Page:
In it, he said:
In regards to interference and non co-operation and
withholding of information from internal audit, there
are three periods of time that should be considered.
Firstly, the period from 2008 to 2011. Secondly, the
period from July 2015 to March 2016 and
thirdly, the period from September 2016 to
March 2017.
Further to this
Readers should note documentation sent to the Public
Accounts Committee, ahead of todays meeting,
includes a letter which was sent from the executive
director of finance Michael Culhane to
Noirin OSullivan on October 25, 2015, urging her to
investigate Mr Barrett.

In relation to this letter


Catherine Connolly: As a lay person looking at it,
and we have all these reports and they havent been
acted on, isnt that right? 2006, I dont know what
happened the 2006 report. But the 2008 [McGee]
report made very strong recommendations. Your
colleague Mr Kelly says some were acted on, some
were reversed and some werent acted on at all. Can
you stand over that?
Michael Culhane: Well, I cant stand over that
because I mean, I can only
Connolly: You can or you cant?
Culhane: I can-well in terms of, I can only give
advice.
Connolly: No, can you stand over that, sorry? Do you
accept that the 2008 [report] wasnt implemented.
Culhane: I do yes.
Connolly: Ok, and that parts of it that were
implemented were reversed, thats what Mr Kelly says
clearly in
Culhane: I accept his evaluation.
Connolly: You accept that, ok. Have you
confidence in your colleague Mr [John] Barrett?
Culhane: I accept his professionalism, yes.
Connolly: You do. But, at the same time, youd like
him to be examined under the Official Secrecy
Act?
Culhane: Well, I had concerns about, I had concerns
about, in terms of what he actually, the manner in
which he was treating confidential documents.
Connolly: And do you still have concerns?
Culhane: Well, given the passage of time, and on
reflection, no I dont.
Connolly: Ok, and do you regret doing that?
Culhane: I suppose with the benefit of hindsight,
it probably wasnt wise to make that statement.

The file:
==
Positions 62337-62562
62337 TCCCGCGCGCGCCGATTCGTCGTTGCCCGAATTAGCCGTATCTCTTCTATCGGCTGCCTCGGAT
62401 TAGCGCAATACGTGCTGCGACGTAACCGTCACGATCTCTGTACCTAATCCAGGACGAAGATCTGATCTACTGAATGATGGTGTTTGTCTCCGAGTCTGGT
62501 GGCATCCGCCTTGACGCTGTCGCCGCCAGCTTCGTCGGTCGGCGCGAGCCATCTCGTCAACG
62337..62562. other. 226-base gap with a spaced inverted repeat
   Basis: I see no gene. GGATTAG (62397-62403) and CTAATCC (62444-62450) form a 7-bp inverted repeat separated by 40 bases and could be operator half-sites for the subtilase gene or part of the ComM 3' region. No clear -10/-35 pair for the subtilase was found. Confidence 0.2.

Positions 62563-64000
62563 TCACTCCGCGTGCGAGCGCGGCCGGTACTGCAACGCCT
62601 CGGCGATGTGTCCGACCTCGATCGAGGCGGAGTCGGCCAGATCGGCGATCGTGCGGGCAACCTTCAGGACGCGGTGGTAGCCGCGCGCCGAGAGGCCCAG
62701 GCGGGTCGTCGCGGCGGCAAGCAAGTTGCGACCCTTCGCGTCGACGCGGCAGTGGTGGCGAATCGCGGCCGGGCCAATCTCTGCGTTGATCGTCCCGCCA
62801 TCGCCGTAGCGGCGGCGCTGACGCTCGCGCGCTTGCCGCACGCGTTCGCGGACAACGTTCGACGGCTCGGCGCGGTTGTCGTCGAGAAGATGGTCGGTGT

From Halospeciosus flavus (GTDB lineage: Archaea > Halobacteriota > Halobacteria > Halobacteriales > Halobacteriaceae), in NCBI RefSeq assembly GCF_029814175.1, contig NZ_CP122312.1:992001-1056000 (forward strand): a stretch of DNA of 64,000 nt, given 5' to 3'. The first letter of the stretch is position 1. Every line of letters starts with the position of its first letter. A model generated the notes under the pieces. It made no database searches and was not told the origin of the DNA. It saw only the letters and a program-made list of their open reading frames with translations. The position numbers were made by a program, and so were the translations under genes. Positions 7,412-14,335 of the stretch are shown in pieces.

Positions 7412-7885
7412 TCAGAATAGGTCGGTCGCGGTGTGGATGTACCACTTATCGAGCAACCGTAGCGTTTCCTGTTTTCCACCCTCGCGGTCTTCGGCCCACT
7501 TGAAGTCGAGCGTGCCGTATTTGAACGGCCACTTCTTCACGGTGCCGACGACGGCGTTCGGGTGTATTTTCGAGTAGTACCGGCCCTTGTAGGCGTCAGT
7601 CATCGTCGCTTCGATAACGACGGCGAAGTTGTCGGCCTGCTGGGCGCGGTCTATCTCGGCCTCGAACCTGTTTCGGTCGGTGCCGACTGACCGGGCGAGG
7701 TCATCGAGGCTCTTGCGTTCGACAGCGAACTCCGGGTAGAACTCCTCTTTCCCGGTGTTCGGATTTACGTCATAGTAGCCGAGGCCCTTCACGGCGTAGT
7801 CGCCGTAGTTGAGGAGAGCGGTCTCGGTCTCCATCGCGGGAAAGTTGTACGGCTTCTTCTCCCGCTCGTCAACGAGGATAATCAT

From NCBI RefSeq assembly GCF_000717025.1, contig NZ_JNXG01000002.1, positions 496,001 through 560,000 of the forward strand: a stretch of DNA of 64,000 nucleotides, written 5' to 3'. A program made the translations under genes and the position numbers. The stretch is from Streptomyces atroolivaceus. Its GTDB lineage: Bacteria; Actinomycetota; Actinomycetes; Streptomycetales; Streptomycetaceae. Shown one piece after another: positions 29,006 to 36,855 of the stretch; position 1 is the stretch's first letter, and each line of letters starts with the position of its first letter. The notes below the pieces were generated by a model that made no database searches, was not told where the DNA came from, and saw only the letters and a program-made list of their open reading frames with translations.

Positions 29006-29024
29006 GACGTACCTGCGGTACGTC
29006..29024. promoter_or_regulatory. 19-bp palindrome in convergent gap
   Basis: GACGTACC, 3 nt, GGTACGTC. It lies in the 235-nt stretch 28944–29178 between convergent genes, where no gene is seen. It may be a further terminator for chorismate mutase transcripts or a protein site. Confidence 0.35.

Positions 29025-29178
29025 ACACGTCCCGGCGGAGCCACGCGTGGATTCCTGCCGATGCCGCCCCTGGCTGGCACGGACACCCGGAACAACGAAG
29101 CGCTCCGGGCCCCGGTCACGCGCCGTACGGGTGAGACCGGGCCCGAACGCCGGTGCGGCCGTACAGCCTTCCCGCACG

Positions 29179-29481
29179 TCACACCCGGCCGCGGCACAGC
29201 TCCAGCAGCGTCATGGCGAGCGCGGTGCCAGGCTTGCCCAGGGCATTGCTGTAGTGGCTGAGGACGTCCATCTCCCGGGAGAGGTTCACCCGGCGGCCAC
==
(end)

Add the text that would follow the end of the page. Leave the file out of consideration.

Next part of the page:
Connolly: Ok.
A few seconds later
John Barrett: I have asked three times myself
personally, four times through my solicitor to have
the document that has just been referred to,
that was released to your committee [PAC] yesterday,
given to me. 85% of the document, that eventually
was released under Freedom of Information
consider how this might play was redacted in
protection of the very issues that the Finance
Director has now discussed. That reflects the
situation in its reality.
And his correspondence was made available to your
committee, I think its important that you have it. I
discovered the existence of that letter almost a
year to the day after it had been written. I think it is
appalling that such information and the interesting
inversion of trust that was presented to you,
appalls me.
We requested legitimately a letter written about
me, that I had no knowledge of, that alleges a
potential criminal offence, breaks of natural
justice, constitutional procedure, none of that
existed. And I discover it, yesterday, as being
included in the PAC to this committee.
Sean Fleming (chairman): Which letter are we
referring to?
Barrett: The letter of the 25th of October 2015
Alan Kelly: Just to clarfiy, you were not aware that
this was, it wasnt provided to you under the
requests that you made, but yet it was provided to
this committee.
Barrett: Correct.
Kelly: Yesterday.
Barrett: Yes, sir I wrote directly, myself, when I
became aware this letter existed, I asked for a
copyI wrote to the Commissioner three times to
the best of my knowledge.
Meanwhile
Sinn Fin TD David Cullinane at PAC this morning
Later
David Cullinane: Theres been two sets of
correspondence. One in relation to Mr Barrett
where you attempt to undermine his work and
another set of correspondence in relation to Mr
Kelly, where you attempt to undermined his work
and you say in writing that the report was
unprofessional, misleading and mischievous. So
you have a duty and responsibility to inform this
committee today, how you believed that his report was
unprofessional, misleading and mischievous. You
have a duty and you havent done that. So please
explain to me how the report was unprofessional,
misleading and mischievous.
Culhane: Theres a lot of working parts in the report
and, indeed, in the operation of An Garda Siochana.
So, I suppose, by summary of views that I had in
terms of the contents of the report, and I again, youve
said it several times before, but I mean there was a
history there, which, in relation to the college which
wasnt adequately explained.
Cullinane: Do you believe, one final question: And I
want to put this to Mr Kelly and Mr Barrett, do you
believe, Mr Kelly, when that letter was written and
when Mr Culhane said your report was
unprofessional, misleading and mischievous and
he went further and asked you to amend your
report, did you see that as a direct interference in
your report and an attempt to get you to either
water down or lessen the content of your report?
Niall Kelly: Yes.
Cullinane: Yes. And did you have a similar
experience, Mr Barrett?
Barrett: With respect to the letter of October 15, I
never saw the letter until yesterday.
Cullinane: But now that youve seen it, would you
see that as an attempt to undermine
Barrett: Absolutely, very deliberate collaring of